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Storing Cigars

We explore the ways cigar aficionados can maintain the freshness of their cigars
The Editors
From the Print Edition:
Sylvester Stallone, Mar/Apr 98

(continued from page 3)

Most humidors have an interior made of untreated Spanish cedar, the preferred wood for humidifying and aging premium cigars. The wood needs to be humidified, or seasoned, before the box is ready to hold cigars. (Some humidors have varnished or finished wood interiors that don't need to be seasoned.)

Take a new sponge -- make sure it is unscented and free of soap -- and wet it with a liberal dose of distilled water. Wipe down all the exposed wood, including any trays and dividers, and the interior lid. Avoid using a paper towel or a fraying cloth; these will literally leave a paper trail on the wood. After you've wiped down the wood, squirt the sponge with more distilled water, then place it inside the humidor on a plastic bag -- to avoid direct contact with the wood -- and close the lid.

Next, prepare your humidification device according to the manufacturer's instructions. Unless the manufacturer specifically states that you can use tap water, use only distilled water. Tap water contains minerals that will destroy most humidification systems by leaving deposits that will clog the humidor element. Once the humidification element is filled, be sure to wipe it down to remove all the excess water. Rest it on a hand towel for approximately 30 minutes.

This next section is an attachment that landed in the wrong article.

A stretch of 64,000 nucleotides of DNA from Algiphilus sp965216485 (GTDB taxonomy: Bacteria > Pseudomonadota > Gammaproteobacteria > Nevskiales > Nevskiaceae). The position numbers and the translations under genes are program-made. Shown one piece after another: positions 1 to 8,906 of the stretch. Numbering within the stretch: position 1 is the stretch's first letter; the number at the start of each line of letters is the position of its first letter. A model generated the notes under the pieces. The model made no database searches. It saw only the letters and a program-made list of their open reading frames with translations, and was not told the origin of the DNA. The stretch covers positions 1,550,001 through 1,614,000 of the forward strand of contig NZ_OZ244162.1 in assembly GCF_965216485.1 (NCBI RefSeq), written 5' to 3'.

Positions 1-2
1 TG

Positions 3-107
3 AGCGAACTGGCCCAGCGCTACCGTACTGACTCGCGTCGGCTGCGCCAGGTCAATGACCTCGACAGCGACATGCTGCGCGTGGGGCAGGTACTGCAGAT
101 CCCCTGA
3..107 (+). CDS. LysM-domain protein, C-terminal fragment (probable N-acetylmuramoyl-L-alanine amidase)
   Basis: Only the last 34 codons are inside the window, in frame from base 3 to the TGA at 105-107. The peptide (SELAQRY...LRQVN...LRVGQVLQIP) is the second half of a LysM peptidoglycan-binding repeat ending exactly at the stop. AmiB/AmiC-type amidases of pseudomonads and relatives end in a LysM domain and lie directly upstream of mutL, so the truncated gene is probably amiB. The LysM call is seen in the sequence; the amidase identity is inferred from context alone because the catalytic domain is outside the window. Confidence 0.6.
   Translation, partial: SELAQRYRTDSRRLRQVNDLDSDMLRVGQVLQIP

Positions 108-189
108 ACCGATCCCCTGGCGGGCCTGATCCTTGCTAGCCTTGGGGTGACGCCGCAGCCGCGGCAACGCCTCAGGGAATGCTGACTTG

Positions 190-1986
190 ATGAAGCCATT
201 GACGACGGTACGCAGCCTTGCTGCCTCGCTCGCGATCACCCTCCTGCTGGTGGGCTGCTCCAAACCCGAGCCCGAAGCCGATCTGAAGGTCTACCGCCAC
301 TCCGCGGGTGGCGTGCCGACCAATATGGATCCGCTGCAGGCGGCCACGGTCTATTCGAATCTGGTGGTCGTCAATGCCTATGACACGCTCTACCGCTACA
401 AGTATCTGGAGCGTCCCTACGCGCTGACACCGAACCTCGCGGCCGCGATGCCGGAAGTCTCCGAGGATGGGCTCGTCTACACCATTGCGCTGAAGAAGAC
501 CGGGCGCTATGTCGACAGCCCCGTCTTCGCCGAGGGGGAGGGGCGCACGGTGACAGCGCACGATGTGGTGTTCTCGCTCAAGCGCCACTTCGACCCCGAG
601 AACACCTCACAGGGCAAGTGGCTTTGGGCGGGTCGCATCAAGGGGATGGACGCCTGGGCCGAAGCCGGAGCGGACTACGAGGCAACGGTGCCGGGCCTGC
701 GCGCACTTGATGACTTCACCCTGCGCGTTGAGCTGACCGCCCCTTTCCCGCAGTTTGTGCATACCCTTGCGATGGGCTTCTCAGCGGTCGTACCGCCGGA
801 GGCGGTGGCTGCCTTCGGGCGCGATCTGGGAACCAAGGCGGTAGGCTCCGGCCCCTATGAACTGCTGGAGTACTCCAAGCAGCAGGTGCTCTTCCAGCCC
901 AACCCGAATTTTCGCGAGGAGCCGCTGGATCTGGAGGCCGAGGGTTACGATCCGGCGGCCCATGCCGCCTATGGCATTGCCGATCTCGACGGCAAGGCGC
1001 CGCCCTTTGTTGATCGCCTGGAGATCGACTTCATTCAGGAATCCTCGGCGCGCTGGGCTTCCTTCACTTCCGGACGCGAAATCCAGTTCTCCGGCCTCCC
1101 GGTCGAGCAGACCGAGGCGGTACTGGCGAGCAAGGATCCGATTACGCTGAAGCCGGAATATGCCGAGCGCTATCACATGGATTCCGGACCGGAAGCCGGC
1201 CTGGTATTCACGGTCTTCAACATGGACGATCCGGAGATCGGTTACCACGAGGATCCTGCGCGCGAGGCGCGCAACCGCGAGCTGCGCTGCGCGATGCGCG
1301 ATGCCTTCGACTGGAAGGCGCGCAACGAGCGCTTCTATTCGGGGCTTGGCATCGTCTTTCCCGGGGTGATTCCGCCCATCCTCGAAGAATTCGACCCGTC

Close the humidor with its humidifying element and the damp sponge, and leave it overnight. The next day, refresh the humidification device (it may not need it) and check the sponge. If it is fairly dry, add more distilled water. If it is very damp, leave it alone.

Let the humidor sit another night, and then remove the sponge and plastic bag. The walls of the humidor have now absorbed all the water they need, and now you can safely store your cigars.


Most of the time, if you let cigars dry out, you have to write off your investment as a learning experience, albeit sometimes an expensive one. In some cases, cigars can be reconditioned through weeks in a good humidor, but it's a tricky business, and best left to someone with great patience and experience. If you insist on trying to do it yourself, proceed slowly. Over a period of several weeks, gradually move the cigars from the outer corners into the center of your humidor.

All of the other myths about how to restore dried-out cigars are just that -- myths. Remember that a cigar has many layers of tobacco. It's disastrous for the various layers to become moist or dry out at different rates. For example, if a cigar is placed in a hyper-moist environment, and then taken out of that moist environment, the outside dries and shrinks while the inside is still swollen, and the cigar splits open. (Not a pretty sight.)

Here are some of the odder suggestions we've heard. Don't try them. EVER.
* Put your cigars in the bathroom and run the shower until the hot water gives out.
* Steam them in the upper rack of a dishwasher.
* Sneak them into the steam room at the health club.


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